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How to Use Diet to Prevent Kid’s Cavities

child cavity

By: Jennifer Lance,

Every time we go to the pediatric dentist, I worry he will find a cavity in my son’s mouth. My son was riddled with early childhood caries as a toddler, and he has had one cavity since. The patch within his heart makes dental work particularly worrisome, and I have read of other congenital heart parents restricting their children’s sugar intake to prevent cavities. Thankfully, sugar is not to blame for children’s cavities.

Sugar causes cavities…right? WRONG! According to pediatric dentist Dr. Roger W. Lucas, DDS, parents should be more concerned about carbohydrates than sugar for dental health. In his book More Chocolate, No Cavities: How Diet Can Keep Your Kid Cavity-Free, Dr. Lucas clearly explains the link between carbohydrates that stick to the teeth and cavities.


1. Children lose all of the baby teeth at age 6.
2. Cavities are caused by genetics or “weak enamel.”
3. If your child never has candy, soda, or juice, and get their teeth brushed for 4 minutes a day, they won’t get any cavities.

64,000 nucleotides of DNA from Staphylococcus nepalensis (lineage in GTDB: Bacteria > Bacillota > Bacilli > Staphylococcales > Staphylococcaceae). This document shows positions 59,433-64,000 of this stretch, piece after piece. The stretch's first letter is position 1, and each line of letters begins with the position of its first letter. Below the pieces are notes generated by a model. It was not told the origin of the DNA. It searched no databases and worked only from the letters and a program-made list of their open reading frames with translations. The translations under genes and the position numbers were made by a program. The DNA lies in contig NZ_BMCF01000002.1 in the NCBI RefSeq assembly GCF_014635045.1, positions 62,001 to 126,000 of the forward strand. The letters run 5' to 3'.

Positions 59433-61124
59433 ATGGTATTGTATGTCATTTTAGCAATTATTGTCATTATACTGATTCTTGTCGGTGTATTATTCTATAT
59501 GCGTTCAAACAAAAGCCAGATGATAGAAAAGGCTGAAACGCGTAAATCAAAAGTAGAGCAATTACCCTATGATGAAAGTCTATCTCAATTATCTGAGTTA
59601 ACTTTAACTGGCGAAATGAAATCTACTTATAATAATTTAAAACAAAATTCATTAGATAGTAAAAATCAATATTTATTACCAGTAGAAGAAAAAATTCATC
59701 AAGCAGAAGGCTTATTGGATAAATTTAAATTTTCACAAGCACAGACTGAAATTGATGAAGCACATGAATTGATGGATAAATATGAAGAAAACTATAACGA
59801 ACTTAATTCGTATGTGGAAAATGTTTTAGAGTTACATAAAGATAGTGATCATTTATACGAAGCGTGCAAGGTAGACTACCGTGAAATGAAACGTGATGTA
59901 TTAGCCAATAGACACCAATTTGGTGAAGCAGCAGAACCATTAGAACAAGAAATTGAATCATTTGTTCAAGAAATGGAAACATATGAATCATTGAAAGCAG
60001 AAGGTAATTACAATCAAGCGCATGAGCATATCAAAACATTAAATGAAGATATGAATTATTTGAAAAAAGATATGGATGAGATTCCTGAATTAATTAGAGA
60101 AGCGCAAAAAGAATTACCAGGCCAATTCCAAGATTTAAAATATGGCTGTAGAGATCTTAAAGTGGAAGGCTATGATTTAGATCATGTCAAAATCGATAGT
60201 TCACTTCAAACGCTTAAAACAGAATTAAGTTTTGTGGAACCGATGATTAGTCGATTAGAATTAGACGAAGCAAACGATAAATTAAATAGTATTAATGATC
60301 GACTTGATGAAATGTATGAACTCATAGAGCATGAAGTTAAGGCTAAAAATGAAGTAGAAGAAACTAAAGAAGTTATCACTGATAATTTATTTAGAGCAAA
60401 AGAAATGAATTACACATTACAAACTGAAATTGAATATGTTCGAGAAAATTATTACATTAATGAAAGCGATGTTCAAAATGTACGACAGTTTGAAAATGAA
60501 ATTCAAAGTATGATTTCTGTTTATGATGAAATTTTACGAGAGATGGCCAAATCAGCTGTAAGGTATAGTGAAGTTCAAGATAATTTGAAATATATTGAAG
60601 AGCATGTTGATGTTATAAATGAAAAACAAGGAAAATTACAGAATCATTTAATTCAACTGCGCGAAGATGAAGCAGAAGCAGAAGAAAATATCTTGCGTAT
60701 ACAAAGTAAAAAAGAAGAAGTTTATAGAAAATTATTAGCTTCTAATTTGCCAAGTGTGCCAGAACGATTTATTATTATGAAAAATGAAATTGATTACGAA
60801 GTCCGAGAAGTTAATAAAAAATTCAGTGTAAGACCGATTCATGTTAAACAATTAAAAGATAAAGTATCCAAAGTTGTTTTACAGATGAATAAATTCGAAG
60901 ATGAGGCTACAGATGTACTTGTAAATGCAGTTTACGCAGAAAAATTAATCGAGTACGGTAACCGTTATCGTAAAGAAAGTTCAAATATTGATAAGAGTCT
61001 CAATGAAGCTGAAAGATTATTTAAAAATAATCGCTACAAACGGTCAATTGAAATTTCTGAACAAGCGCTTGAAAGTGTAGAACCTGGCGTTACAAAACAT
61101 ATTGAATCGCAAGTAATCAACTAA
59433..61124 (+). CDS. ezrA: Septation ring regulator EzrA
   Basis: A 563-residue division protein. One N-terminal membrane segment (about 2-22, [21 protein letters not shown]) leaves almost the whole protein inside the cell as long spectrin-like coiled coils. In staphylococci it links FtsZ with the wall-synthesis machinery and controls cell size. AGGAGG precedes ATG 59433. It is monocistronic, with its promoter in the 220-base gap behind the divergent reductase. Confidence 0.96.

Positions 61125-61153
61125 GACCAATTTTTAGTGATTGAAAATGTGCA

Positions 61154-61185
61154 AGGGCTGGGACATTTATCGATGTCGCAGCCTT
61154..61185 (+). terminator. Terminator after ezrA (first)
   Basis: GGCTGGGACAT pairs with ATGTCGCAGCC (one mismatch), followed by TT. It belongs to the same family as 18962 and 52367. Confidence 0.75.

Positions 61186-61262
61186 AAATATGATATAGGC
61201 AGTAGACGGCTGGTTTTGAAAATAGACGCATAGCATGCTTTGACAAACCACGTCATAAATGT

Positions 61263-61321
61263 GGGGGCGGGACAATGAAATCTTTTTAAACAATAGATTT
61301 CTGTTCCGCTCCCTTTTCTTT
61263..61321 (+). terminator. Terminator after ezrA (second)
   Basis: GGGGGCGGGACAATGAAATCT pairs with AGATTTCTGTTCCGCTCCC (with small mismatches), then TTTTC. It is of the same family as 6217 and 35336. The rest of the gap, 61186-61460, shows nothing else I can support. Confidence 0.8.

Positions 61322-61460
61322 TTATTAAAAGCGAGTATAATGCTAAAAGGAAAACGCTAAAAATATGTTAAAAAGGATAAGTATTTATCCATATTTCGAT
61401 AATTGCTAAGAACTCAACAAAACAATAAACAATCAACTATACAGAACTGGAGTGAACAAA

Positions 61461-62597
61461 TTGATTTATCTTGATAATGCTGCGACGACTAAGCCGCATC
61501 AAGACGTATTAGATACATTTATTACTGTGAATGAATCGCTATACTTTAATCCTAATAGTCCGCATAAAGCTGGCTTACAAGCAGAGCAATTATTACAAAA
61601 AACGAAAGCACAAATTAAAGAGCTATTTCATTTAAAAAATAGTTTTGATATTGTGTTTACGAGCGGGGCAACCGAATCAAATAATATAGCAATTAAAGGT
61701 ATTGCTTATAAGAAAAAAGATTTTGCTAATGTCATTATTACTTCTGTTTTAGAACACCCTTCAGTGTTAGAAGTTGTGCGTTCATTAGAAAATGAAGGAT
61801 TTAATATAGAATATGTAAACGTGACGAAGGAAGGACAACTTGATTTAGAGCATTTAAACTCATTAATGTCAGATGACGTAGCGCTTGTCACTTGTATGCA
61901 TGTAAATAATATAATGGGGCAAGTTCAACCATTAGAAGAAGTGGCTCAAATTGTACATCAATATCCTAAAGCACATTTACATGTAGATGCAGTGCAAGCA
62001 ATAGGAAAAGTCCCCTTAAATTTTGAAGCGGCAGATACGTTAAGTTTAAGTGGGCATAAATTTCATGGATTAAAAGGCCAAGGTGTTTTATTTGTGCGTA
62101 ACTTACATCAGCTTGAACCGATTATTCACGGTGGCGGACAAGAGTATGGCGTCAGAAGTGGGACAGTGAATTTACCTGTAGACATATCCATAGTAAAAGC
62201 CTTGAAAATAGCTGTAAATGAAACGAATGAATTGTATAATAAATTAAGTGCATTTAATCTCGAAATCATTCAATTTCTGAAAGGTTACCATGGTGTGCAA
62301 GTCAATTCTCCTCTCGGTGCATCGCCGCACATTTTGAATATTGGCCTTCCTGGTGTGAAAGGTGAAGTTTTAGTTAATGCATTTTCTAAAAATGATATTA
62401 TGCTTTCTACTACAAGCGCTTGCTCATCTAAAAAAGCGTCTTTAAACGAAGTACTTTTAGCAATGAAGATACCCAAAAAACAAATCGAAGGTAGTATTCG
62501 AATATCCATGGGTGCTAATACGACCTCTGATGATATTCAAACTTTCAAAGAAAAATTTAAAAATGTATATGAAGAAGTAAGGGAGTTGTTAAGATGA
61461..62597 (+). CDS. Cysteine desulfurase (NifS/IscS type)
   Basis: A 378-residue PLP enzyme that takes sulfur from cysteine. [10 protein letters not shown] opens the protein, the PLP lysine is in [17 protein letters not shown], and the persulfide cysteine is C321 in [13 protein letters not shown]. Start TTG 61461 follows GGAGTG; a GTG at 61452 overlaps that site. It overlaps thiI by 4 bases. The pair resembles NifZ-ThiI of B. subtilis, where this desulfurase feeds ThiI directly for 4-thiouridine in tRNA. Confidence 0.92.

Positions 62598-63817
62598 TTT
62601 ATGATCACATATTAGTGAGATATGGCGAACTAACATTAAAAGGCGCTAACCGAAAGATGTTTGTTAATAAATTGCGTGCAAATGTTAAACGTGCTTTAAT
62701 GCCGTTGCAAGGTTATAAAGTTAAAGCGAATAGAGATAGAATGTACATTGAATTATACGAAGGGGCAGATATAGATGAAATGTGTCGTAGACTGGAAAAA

Why are some kids and adults more prone to cavities than others? Genetics and weak enamel only account for 1 to 3 percent of tooth decay.

The statistics are quite staggering that 60% of children under the age of 5 have cavities. Toothbrushing, flossing, and fluoride cannot work alone to prevent decay. According to Dr. Lucas, 95-100% of cavities are preventable with dietary changes!


Bacteria causes tooth decay. It’s a disease process called caries. Dr. Lucas in More Chocolate, No Cavities explains:

1. Bacteria live in the mouth and grow on teeth
2. Mouth bacteria break down simple carbohydrates into lactic acid as part of digestion
3. If enough lactic acid sits on a tooth for long enough, it dissolves part of the tooth and forms a hole in the tooth.

Bottom line: Sugar does not cause tooth decay. Carbohydrates do.

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